are served by five American LCCs and include flights from U.S.
cities to 14 Mexican airports. Likewise, the Caribbean region is
served by five American LCCs, flying between U.S. cities and 16

4. (U) Factors contributing to the relative lack of US LCC
transborder activity in Canada include additional taxes and fees
relative to domestic operations (e.g. International Departure and
Arrivals taxes, Customs Inspection fees and so on) and the
difficulty of starting new service at the major hubs of Montreal,
Toronto and Vancouver to successfully compete with entrenched legacy
carriers. But it is the availability of U.S. CBP staff that appears
to be the overriding "limiting factor." Though LCCs can travel to
any Canadian airport, return flights require customs inspections for
customers and aircraft when coming back in the US. Such inspections
can double the time a plane is on the ground between flights, and
also limits routes to designated "international airports." For an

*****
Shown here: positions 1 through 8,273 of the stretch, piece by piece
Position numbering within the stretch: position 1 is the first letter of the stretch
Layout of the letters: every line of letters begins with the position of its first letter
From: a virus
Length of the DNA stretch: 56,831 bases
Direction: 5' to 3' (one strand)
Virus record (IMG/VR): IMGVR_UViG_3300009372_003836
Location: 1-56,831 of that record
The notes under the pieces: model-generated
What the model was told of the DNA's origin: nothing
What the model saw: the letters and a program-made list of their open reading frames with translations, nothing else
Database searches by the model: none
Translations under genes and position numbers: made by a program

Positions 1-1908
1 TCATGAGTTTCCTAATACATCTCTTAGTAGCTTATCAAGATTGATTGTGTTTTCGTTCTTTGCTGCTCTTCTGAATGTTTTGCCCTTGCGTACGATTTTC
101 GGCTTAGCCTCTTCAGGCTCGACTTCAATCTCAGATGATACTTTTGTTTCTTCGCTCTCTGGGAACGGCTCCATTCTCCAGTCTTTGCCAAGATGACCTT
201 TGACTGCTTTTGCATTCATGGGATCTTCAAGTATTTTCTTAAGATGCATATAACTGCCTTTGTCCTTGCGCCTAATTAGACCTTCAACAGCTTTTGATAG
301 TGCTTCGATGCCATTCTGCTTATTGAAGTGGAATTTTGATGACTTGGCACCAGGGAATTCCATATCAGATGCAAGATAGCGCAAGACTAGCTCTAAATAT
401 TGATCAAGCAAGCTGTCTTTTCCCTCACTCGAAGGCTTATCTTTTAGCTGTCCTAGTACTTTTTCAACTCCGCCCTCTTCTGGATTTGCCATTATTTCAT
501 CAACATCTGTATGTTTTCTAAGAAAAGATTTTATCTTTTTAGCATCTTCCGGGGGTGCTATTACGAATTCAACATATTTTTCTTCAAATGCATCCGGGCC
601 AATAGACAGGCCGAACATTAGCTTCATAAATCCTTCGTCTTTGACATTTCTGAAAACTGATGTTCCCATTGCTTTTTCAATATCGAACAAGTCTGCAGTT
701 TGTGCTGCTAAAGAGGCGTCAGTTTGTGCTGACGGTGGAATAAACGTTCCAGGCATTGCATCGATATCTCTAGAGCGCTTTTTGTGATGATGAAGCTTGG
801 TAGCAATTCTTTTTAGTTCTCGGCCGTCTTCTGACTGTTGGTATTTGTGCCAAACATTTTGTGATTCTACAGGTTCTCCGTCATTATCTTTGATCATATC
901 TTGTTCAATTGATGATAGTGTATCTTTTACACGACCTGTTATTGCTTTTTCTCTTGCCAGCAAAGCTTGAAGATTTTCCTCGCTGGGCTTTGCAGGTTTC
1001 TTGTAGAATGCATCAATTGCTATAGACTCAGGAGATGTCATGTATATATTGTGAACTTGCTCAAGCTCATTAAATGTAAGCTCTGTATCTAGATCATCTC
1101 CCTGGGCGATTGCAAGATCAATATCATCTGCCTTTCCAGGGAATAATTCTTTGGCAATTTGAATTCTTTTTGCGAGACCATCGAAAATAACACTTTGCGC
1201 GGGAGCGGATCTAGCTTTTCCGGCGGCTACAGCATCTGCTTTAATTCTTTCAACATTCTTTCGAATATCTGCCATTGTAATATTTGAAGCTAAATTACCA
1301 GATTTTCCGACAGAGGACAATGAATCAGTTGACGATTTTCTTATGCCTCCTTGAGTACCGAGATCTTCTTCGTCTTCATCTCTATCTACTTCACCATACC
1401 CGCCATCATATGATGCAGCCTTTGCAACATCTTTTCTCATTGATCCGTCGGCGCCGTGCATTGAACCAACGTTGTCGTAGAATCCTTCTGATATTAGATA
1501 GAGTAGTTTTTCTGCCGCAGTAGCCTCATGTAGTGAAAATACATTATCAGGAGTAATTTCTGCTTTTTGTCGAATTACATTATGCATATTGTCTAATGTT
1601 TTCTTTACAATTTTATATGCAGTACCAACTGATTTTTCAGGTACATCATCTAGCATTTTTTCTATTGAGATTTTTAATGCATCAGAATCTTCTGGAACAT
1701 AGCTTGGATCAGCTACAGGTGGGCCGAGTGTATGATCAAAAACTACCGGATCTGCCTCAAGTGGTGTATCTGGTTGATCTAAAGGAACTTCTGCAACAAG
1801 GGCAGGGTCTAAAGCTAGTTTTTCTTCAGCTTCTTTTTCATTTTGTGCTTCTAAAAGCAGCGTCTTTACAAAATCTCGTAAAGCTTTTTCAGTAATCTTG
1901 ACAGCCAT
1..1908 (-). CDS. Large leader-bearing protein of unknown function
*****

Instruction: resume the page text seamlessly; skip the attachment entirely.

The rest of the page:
LCC with a "time is everything" business strategy the lost time is
lost money. LCCs' traditionally prefer to use secondary airports
with lower overhead, but which may not be a designated international
airport and therefore have no or limited availability of CBP. Thus
CBP preclearance at the Canadian airport is a key factor in the
QCBP preclearance at the Canadian airport is a key factor in the
business decision to undertake service. In talking to
representatives of Frontier, and another American LCC, Airtran, both
noted that the presence of preclearance sites was a "prerequisite"
to even considering a route to a Canadian airport. Airtran
specifically commented that they had considered Hamilton, Ontario
but had dropped the plan in large part because of the absence of CBP
personnel there.

5. (U) The use of Regional Jets (RJs) coupled with the expansive
array of Canadian CBP preclearance sites in Vancouver, Calgary,
Edmonton, Winnipeg, Toronto, Ottawa, Montreal, and beginning in
October 2006, Halifax may have made more routes economically viable
for American LCCs. Both legacy carriers and LCCs have been
increasingly using 50- or 70-seat RJs as an alternative to larger
jets. The advantages of these RJs, many of which are produced by
Canadian-based Bombardier, are two-fold. The operating cost per
hour of use for RJs is significantly less than the LCCs' more